In the months that followed my hospital stay, I struggled physically, but I struggled mentally as well. I began to lose confidence in myself. I began to question everything about my existence to that point. I wondered how long I had left to live and got extremely discouraged about my situation. I had a hard time fighting the negative emotions. It seemed like they were always there in my mind and that there was nothing I could do to get away from them, no matter how hard I tried. I wrote about my emotions almost every day, but my situation didn’t change. I didn’t expect it to since my condition is permanent. That discouraged me even more. I was in a dangerous place to say the least.
Even though I was in a dangerous place mentally, I was also on the verge of a major breakthrough. One day when I was feeling discouraged, I discovered the power of feeding positive thoughts to my mind. I had heard of positive affirmations before from my mentor, Kirk Duncan, and had used some that he gave me, but the affirmations he gave me were just to get me started in discovering my own truth. At that moment when I was struggling, I recognized that I was being pulled in two different directions. I wanted to be happy and to have purpose, but I also felt deep despair. A battle was being fought in my mind and I had to figure out how to win!
It was time for me to create affirmations, or as I like to call them declarations, of my own. How could I create a statement about myself that I could be excited to believe? How could I move past writing about the negative thoughts and emotions that kept surfacing and on to something more? Kirk taught me the steps to unlocking the truth of who I really am. In this post, I will explain the five steps I used to improve my self-esteem and how you can do it too.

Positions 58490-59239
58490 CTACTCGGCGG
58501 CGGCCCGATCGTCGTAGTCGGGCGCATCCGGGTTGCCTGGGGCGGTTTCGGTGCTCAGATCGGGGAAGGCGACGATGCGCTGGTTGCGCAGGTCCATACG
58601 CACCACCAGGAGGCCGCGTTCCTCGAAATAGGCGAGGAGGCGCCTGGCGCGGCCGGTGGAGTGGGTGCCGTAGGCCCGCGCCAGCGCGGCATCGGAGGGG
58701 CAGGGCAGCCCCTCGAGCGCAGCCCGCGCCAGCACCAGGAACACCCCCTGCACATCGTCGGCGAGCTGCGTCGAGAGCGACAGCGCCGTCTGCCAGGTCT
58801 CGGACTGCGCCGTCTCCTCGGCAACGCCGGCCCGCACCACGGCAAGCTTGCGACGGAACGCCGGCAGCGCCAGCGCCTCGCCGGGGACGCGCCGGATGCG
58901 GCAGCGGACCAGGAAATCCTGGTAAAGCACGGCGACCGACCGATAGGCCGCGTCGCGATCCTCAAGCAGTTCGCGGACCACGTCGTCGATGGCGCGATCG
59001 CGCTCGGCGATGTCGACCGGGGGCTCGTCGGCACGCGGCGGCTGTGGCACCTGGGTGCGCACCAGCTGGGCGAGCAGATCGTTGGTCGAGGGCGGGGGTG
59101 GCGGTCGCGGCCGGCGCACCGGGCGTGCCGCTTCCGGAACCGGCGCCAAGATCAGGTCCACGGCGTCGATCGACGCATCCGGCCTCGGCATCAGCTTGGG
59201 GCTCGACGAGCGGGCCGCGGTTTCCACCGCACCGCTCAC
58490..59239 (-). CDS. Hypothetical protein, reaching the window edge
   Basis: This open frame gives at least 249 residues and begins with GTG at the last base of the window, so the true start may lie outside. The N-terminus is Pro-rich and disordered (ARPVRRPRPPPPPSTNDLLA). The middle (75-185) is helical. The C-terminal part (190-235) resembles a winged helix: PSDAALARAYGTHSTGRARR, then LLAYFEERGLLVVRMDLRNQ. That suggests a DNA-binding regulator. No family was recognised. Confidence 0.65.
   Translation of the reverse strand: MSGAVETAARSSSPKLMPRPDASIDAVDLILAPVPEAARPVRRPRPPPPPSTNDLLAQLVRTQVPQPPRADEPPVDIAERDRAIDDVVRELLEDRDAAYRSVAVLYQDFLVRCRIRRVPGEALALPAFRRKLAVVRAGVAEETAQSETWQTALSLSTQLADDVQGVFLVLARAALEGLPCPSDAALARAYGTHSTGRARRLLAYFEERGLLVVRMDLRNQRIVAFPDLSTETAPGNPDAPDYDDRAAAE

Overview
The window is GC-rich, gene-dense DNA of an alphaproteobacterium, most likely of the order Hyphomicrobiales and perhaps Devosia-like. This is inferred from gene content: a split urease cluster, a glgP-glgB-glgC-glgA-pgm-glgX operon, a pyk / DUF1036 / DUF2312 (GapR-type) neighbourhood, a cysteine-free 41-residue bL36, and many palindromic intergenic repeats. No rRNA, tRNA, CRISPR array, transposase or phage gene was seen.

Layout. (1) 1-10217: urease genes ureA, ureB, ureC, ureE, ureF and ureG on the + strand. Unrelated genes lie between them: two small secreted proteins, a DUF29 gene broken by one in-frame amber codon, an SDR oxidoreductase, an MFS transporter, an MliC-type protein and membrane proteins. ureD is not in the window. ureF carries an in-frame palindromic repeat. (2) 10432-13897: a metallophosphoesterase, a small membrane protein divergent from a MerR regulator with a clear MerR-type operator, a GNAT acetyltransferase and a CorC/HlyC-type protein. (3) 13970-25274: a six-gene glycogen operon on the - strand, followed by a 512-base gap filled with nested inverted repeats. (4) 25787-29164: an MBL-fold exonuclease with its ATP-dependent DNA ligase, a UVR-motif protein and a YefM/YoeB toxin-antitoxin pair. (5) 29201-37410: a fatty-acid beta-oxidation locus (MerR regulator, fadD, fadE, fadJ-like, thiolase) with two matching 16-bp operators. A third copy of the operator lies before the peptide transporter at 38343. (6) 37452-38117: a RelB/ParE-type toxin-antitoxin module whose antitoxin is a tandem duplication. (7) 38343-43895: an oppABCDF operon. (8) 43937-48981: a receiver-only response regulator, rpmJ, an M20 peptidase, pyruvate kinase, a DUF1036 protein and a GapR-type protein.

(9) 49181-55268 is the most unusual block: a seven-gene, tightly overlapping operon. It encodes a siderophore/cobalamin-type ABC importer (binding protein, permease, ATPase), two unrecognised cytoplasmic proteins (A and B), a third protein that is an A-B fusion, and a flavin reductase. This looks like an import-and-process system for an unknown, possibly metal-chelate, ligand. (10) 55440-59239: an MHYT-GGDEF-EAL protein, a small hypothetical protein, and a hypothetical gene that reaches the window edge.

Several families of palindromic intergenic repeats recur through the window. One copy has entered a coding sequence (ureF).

1. Recognize the negative things you say to yourself
You have probably heard that we are each our harshest critics. I believe that is true. Have you ever caught yourself thinking that what you just did was stupid? Have you ever told yourself that you will never measure up to “them”? Have you ever thought that your nose was too big or that your ears looked weird? These are all examples of negative things that each one of us tells ourselves daily. You probably have so many more examples of negative comments you think about yourself. Take some time today to pay attention to your thoughts. If you said any of those comments to someone else, how would that person feel? Would you ever tell someone else that they are a failure because they forgot one tiny detail in a report or because they didn’t get all the laundry done? If not, why would you say that to yourself? The fact is that we all tell ourselves such hurtful things and we do it all the time. We do it so much that, although we don’t realize it, it has become our “truth”. We begin to believe the lies we tell ourselves because our brains can’t distinguish between truth and lies. They just believe what they are told to believe, whether true or not.
2. Write the negative thoughts down on paper
It is crucial that you write the negative thoughts down on paper. The simple act of writing down the negative thoughts gives evidence to your mind that you have identified the negative thoughts. This is a big step for many people. It can be very hard to recognize the negativity in your mind if it is constantly there. Here’s a secret about the negative thoughts you tell yourself: they are all lies that you have imbedded into your subconscious so deeply that you believe them to be true. Writing them down gets them out of the recesses of your mind and into the open. You will actually see the lies that you have told yourself!
3. Discover your real truth
Once you have discovered the lies that you tell yourself constantly, your next step is to tell yourself the truth. Telling yourself the truth is as simple as turning the negative thought around by finding its opposite statement. For example, you may tell yourself that you are a failure. This is the lie. The opposite statement could be “I am successful in all I do.” Turning lies into truths can feel strange at first because your mind wants to reject any new thoughts that seem contrary to what it “knows”. If this is how you feel, don’t worry. You are actually on the right track.